June 22, 2016 // Local

Msgr. Owen Campion celebrates 50-year jubilee

Msgr. Owen Campion

By Jodi Marlin

HUNTINGTON — Msgr. Owen Francis Campion observes his golden jubilee as a priest in 2016.

Msgr. Campion was born in Nashville, Tennesee, on April 24, 1940, the son of Owen Finnegan Campion and Frances Bass Campion, both natives of Nashville.

After attending Overbrook School and Father Ryan High School in Nashville, he graduated from St. Bernard College, in Cullman, Alabama, and completed his theological training at St. Mary’s Seminary and University in Baltimore, Maryland. He was ordained a priest of the Diocese of Nashville on May 21, 1966. Later, he studied catechetics at The Catholic University of America, Washington, D.C.

For four years he served as associate director of religious education for the Diocese of Nashville, with the special duty of training teachers and directors in parish programs.

From 1971 to 1988 he was editor-in-chief of The Tennessee Register, the Catholic newspaper for middle and east Tennessee. During this time the Nashville diocese was divided twice, resulting in the creation of the dioceses of Memphis and then of Knoxville. He assisted in forming communications structures in both of the new dioceses.

In 1988 Msgr. Campion became associate publisher of Our Sunday Visitor Publishing Inc., the largest publisher of Catholic periodicals and books in English in the world, and editor of The Priest. He retires from both positions this year.

Active for many years in the Catholic Press Association of the U.S. and Canada, he served as a member of its board of directors, was twice elected treasurer and served as the association’s 36th national president.

Pope John Paul II appointed him ecclesiastical adviser to the International Catholic Union of the Press, the official, worldwide organization of Catholic publishers and journalists, in 1989. He served until 1998, interacting on behalf of the Holy See with Catholic publishers and journalists around the world, especially as Catholic social communications were again able to function freely in Eastern Europe following the collapse of Marxism.

Pope John Paul conferred on him the dignity of Prelate of Honor, with the title of “Reverend Monsignor,” expressly complimenting his involvement in Church communications worldwide and especially his service to Catholic journalists in Eastern Europe and developing states in Africa, Asia and Latin America.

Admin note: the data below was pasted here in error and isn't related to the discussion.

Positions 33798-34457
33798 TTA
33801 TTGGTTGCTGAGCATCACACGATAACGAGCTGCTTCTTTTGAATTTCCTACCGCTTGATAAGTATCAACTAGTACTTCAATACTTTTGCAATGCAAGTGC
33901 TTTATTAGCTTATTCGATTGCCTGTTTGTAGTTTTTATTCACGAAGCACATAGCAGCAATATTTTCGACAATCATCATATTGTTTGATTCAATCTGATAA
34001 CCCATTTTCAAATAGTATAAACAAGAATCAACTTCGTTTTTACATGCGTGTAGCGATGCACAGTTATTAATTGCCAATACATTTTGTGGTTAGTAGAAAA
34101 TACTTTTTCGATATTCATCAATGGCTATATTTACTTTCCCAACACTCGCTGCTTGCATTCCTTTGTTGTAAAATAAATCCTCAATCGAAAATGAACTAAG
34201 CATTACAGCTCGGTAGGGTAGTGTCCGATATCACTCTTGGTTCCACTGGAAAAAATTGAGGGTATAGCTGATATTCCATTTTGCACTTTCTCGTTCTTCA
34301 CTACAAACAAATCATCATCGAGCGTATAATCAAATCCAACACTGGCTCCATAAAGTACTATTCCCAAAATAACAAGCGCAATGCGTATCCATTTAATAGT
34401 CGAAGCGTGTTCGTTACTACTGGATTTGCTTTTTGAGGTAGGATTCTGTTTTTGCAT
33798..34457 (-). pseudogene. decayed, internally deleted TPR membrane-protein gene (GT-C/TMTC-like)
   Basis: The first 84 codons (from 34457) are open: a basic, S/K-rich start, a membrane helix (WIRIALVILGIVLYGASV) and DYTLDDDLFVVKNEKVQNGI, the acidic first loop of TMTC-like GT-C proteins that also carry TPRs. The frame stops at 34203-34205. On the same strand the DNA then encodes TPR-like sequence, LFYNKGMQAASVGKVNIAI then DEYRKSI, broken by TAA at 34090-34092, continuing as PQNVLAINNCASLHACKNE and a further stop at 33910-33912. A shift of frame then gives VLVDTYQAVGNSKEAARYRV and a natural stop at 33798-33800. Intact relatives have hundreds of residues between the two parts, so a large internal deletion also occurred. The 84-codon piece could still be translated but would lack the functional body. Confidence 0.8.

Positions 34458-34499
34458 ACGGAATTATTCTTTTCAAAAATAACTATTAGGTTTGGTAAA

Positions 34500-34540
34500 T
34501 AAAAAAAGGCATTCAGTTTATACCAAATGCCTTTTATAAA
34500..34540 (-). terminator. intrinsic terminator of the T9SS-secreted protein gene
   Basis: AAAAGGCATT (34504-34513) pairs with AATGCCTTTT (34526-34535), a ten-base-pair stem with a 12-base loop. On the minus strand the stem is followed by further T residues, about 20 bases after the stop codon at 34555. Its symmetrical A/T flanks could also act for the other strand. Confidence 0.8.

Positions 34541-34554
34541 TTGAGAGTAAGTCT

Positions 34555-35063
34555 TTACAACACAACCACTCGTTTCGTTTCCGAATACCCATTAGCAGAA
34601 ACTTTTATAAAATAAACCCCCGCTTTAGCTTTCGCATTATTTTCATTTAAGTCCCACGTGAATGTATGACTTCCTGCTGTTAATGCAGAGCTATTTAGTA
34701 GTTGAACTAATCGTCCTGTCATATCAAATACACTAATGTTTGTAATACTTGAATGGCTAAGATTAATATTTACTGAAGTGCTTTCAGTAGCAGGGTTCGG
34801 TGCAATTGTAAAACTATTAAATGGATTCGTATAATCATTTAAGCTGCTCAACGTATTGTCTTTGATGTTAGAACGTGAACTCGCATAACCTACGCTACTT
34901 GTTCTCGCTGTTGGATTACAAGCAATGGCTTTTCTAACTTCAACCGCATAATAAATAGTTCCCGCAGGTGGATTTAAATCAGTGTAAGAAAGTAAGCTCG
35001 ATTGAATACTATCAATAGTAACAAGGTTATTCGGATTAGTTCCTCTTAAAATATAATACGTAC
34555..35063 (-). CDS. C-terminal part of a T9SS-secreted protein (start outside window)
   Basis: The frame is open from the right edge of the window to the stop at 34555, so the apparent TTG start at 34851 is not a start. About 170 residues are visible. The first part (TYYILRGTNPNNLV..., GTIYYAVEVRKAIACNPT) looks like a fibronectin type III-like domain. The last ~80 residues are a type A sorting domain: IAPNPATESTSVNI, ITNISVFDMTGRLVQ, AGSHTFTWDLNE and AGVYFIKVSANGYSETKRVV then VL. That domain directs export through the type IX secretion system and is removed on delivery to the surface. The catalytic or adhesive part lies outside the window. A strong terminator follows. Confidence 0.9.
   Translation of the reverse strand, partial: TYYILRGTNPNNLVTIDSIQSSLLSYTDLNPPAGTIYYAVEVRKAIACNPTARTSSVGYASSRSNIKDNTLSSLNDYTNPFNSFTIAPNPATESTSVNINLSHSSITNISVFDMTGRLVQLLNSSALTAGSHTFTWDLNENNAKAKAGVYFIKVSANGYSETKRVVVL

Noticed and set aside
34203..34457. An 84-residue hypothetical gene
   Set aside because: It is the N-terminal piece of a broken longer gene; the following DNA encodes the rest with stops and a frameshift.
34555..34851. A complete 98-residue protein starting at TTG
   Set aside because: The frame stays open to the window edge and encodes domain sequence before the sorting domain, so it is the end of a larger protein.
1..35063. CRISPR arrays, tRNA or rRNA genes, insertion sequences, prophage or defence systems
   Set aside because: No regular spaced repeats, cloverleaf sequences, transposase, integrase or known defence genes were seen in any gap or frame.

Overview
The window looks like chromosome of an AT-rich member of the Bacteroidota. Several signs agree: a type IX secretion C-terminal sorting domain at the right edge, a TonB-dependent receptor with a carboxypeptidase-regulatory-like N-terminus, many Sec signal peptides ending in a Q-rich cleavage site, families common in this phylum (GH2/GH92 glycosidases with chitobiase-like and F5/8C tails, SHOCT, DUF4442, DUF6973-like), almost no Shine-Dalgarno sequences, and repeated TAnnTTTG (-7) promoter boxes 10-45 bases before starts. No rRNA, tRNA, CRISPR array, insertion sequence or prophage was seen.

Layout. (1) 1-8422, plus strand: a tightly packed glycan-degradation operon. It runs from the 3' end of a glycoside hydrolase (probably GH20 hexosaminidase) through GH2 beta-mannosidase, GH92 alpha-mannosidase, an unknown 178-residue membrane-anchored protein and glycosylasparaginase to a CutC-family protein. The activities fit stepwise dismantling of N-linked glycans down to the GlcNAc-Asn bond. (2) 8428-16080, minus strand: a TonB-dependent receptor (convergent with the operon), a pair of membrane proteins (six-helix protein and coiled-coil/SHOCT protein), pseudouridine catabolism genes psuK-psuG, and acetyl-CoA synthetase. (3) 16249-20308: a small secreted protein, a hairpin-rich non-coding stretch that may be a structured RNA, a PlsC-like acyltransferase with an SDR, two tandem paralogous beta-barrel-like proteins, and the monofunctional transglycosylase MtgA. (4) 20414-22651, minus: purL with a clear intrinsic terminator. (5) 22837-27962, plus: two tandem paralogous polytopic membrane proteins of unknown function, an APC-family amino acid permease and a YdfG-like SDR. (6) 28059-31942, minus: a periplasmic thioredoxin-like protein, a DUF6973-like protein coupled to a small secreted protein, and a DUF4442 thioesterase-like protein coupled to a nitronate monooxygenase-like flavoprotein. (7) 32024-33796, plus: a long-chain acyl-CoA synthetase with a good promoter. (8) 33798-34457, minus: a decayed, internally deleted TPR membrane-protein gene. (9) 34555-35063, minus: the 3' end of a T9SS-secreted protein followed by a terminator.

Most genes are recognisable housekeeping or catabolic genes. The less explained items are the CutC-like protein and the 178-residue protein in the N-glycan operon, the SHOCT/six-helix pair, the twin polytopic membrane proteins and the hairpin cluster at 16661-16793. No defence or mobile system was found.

In 2000, the same pontiff designated him a member of the Synod of Bishops for the Americas, one of 13 priests in the Western hemisphere and Europe so chosen; and in 2006 appointed him to the Pontifical Council for Social Communications, the organization of 50 men and women from around the world who consult with the Vatican on matters of mass communications. He served until 2012.

He held two terms, beginning in 1985 and again in 1992, on the Committee on Communications of the United States Catholic bishops’ conference. In 1993 the Episcopal conference invited him to organize and participate in a series of seminars for Catholic journalists in the formerly Marxist nations of the Czech Republic, Lithuania, Poland and Slovakia.

He has visited over 30 American dioceses, at their request, to consult on their efforts in Church communications. For many years he was active in ecumenism, for seven years serving as ecumenism director for the Nashville diocese and as vice president of the Tennessee Council of Churches. He served as a consultant to the Roman Catholic-Southern Baptist Dialogue and was involved in Catholicism’s relations with Episcopalians and Judaism.

He received the Hinkhouse-De Rose Award from the Religious Public Religious Council, the ecumenical organization of religious journalists; the St. Francis de Sales Award from the Catholic Press Association of the United States and Canada; and the Daniel J. Kane Award for U. S. Catholic professional communicators from the University of Dayton. UCIP, in 2009, named him a member of its governing council for life.

Also in 2009, St. Mary’s Seminary and University in Baltimore granted him its Jean Jacques Olier Award, given to note achievement by an alumnus. In 2016, St. Bernard College in Alabama named him an Outstanding Alumnus.

Msgr. Campion is a Knight of the Order of the Holy Sepulchre, with the Pilgrim’s Shell, and a Knight of Columbus. He is also a member of the Society of Professional Journalists, the National Press Club, Sons of the American Revolution, the Jamestowne Society and of the Founding Families of Tennessee.

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